I cannot say enough about the effort of Fred and all his supporting team for the fine work they have done with this endangered species.It is a credit to him and indeed to the Dept of Enviroment for a job well done.For all you nay sayers out there keep it to yourself.

  13. Anonymous says:

    This is really excellent news, congratulations to all concerned and lets hope the other laws and protections are put in place soon. .


    However, that is unlikely whilst the species known as the  "Lesser Spotted Premier" has disappeared, with no sightings in weeks. Allegedley his calls have been heard, but those may have been attributable to the frequently sited "bullshit soundbite bird".

  14. Anonymous says:

    Congratulations! It is nice to be able to read about something positive.

  15. NeoSurvivor says:

    Good stuff.  I've photographed many of the Blue Inguanas, and I really appreciate the efforts to restablish their numbers, especially after the criminals who slaughtered  many of them a few years ago.   It IS a 'fantastic achievement' that their numbers are escallating.   

    I would like to consider establishing them on the Sister Islands;  they could possibly interact with the indeginous iguanas.   

    • Anony says:

      No, lets not and not say we did. They are two different (sub?) species, remember. The Sister Islands iguanas need to be preserved seperate from the Grand Cayman iguanas. Lets focus, instead, on keeping them from ending up needing the sort of massive personal investment by so many people that its taken to pull the Grand Cayman iguanas back to 'endangered'. (Stop and think about how successfull that eally sounds.) Maybe, as a start, Ju-Ju can run her paver along the south coast Brac road again and put down some speed bumps. Would probably save more than just iguanas.

    • Anonymous says:

      Please educate yourself on this issue.


  16. Anonymous says:

    Whatever happened to the guy who deliberately let his dogs attack the Blues several years ago and killed so many of them? Did he ever get prosecuted?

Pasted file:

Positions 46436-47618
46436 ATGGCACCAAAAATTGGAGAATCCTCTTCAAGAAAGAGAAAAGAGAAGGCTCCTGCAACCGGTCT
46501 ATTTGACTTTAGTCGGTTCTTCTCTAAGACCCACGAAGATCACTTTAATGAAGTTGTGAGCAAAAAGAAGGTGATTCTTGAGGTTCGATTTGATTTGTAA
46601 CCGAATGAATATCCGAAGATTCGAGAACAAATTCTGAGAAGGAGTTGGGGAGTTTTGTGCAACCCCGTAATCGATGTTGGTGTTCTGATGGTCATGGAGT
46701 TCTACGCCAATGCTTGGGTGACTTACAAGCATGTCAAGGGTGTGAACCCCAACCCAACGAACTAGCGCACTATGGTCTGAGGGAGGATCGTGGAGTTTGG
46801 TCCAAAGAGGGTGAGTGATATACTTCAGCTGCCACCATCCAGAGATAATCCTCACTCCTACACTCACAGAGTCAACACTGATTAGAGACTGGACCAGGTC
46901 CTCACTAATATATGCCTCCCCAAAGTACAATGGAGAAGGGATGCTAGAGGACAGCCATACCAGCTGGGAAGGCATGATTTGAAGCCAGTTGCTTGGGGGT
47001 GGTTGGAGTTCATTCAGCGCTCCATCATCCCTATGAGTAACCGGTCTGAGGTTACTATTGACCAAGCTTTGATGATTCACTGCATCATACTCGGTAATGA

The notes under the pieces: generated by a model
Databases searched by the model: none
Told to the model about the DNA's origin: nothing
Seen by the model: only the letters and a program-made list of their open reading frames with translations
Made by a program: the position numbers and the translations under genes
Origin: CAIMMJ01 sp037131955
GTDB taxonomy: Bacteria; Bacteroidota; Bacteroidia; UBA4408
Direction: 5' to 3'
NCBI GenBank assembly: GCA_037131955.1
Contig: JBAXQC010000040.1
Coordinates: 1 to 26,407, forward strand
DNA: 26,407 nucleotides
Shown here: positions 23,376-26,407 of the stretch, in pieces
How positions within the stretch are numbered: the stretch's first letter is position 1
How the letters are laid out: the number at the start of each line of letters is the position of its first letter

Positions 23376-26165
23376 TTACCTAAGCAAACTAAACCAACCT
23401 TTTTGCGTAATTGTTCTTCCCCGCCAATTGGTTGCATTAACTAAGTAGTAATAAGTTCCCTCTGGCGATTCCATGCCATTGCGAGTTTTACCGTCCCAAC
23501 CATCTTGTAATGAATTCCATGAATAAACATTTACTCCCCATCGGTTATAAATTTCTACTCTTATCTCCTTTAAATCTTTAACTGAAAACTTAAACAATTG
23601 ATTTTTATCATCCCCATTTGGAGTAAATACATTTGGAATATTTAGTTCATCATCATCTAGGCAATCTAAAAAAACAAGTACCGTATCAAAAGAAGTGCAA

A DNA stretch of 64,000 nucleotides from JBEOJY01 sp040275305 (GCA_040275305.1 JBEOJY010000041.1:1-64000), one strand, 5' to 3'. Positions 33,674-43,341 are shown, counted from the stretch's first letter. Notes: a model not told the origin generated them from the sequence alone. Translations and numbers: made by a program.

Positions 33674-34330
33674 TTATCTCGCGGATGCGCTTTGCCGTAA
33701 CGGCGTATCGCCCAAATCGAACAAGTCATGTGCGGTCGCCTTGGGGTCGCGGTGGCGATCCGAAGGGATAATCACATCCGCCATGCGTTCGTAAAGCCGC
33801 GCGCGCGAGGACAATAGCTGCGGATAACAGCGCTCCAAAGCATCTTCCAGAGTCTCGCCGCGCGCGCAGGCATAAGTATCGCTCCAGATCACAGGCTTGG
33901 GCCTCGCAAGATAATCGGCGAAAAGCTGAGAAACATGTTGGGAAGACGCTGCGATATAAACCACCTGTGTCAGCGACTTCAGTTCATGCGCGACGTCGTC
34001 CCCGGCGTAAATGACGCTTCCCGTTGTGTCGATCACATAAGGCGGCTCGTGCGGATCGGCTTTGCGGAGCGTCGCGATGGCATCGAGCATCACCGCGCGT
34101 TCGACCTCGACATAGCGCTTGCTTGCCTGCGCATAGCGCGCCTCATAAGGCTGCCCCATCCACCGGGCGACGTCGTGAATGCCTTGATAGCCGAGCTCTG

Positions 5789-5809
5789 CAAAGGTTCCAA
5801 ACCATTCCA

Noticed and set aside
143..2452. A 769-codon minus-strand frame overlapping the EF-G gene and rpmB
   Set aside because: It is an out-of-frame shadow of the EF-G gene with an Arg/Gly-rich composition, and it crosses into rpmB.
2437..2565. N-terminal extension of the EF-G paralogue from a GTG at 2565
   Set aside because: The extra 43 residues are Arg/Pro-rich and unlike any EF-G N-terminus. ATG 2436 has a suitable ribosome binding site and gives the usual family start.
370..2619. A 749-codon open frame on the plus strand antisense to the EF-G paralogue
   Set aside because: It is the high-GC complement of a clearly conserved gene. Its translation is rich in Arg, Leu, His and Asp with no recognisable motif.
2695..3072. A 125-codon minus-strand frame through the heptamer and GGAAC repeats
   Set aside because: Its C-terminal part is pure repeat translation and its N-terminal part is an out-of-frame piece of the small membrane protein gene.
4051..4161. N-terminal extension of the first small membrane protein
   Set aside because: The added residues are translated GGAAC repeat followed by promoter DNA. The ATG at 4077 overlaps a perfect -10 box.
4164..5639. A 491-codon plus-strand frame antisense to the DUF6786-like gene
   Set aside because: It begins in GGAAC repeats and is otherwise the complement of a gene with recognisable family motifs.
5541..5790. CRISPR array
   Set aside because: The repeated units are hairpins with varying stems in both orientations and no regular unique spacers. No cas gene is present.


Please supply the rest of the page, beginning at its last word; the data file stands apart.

• Anonymous says:

      I wondered what ever happened with the attack as well to assure that it wouldn't happen again.

      • Anonymous says:

        It is well known in North Side it was a Caymanian so nothing will be done.

        • xxxxwit says:

          Let's all stop a minute and curse that person to ourselves and to God.

  17. Anonymous says:

    Good news. Hope these unique guys continue to do well. 

  18. Anonymous says:

    I don't often write to express my opinions or concerns, however I hereby wish to take the opportunity to publicly express my sincere thanks and congratulations to Mr. Burton and all the staff, volunteers, and supporters of the Blue Iguana Recovery Program who have dedicated themselves tirelessly to such a worthy cause, not just for Cayman, but for the world, so another species was not lost forever from our planet.!!!  As a Caymanian I couldn't be more proud of the way this program has been carried out and we owe sincere thanks to Mr. Burton for his foresight and his hard work to bring our blues back!  You are a national hero in my eyes!  Shirley Roulstone 

  19. Anonymous says:

    Very well done Mr Burton and all who helped you! A wonderful, achievement and at last, God be praised, a positive story to be reported on CNS!